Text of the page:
John the Baptist preached the nearness of the kingdom of God, foretelling the new era which Christ Jesus was to open to mankind. Before this the Ten Commandments and the utterances of prophets gave no clear picture of a spiritual kingdom, intact and God-governed, whose presence the Master proved to be true. Jesus said (Luke 16:16), "The law and the prophets were until John: since that time the kingdom of God is preached, and every man presseth into it." Here he was explaining that there is a goal in life even higher than ethical human behavior: to enter the divine kingdom—to become conscious of the realm of Spirit, where man is spiritual, as perfect as his Maker, and where evil is unknown. Jesus knew that this true consciousness is always imbued with Christly power.

The Way-shower's precepts centered on the kingdom of God. He seemed never to lose sight of heaven, but maintained unbroken connection with it. He promised Nathanael, whose nature was guileless, that he would see heaven open (John 1:15); and Luke records that as Jesus himself was praying, "the heaven was opened" (3:21), showing the true purpose of prayer. The Master taught that heaven is within man. It is ever within reach of spiritual sense, which is one's only true mode of perception. Jesus' discernment of heaven was so enlightening, so quickening, so refreshing, that it destroyed the darkening mortal beliefs which were claiming to obscure heaven. In this way he restored health and innocence to sufferers and sinners, giving them an inkling of what God's man—His image—enjoys perpetually.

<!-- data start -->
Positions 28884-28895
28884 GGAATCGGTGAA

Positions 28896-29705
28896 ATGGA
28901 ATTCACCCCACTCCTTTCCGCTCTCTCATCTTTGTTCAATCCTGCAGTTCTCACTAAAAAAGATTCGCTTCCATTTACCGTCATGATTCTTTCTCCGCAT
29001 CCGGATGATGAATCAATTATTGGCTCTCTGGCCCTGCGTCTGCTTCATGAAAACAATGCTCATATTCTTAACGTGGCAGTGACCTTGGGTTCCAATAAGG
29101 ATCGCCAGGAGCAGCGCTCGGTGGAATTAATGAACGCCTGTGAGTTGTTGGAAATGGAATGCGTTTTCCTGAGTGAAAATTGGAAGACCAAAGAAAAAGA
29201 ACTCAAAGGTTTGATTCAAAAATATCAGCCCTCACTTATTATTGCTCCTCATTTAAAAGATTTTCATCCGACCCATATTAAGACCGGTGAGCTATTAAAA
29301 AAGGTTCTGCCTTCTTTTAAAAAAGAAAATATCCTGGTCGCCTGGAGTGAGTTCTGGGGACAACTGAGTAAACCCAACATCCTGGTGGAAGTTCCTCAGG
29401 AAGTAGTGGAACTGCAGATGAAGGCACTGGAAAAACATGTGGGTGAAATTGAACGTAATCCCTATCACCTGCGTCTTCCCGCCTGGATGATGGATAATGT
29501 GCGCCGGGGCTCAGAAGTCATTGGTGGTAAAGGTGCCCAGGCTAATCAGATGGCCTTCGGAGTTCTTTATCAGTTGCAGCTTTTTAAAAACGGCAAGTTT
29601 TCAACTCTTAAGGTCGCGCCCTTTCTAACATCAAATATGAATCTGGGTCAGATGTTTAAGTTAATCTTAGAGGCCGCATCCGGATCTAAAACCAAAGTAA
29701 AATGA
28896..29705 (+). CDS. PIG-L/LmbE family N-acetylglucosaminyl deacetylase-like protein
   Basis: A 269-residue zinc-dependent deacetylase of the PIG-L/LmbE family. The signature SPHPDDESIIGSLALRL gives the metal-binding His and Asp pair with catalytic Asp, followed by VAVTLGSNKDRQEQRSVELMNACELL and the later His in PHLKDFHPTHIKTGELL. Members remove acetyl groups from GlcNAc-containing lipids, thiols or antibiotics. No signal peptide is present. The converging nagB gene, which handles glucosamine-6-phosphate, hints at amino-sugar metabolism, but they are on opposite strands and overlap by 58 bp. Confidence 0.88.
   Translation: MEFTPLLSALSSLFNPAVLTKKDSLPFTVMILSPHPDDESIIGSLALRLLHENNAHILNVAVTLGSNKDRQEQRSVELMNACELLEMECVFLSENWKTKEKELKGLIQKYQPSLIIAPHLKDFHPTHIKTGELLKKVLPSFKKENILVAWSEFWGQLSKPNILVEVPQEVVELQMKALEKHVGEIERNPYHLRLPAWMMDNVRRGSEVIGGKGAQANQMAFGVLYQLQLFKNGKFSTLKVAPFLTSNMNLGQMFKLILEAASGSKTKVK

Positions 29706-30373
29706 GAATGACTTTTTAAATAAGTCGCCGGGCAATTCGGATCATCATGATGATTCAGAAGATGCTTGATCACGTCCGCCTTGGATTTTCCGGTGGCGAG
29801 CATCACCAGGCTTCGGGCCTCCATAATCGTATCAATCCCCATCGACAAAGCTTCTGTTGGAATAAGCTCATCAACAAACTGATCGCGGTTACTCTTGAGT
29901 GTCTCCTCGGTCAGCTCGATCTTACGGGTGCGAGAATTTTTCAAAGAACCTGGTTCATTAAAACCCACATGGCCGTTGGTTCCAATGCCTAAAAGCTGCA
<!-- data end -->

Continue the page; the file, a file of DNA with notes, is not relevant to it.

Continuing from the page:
The Master's knowledge that God's realm is intact, that it is a kingdom of reality into which no mortal delusion can enter and which no perversion can distort, based his powerful works. He realized that the Father does not with-hold heaven from anyone, for within its glorious magnitude dwells the immortal identity of every created thing; and so he could heal multitudes. Jesus' demand for human regeneration showed that the price of entering heaven is the purification which unveils the spiritual self—the self which is ever conscious of the eternal and real.

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Church Services and Reading Rooms
June 5, 1954

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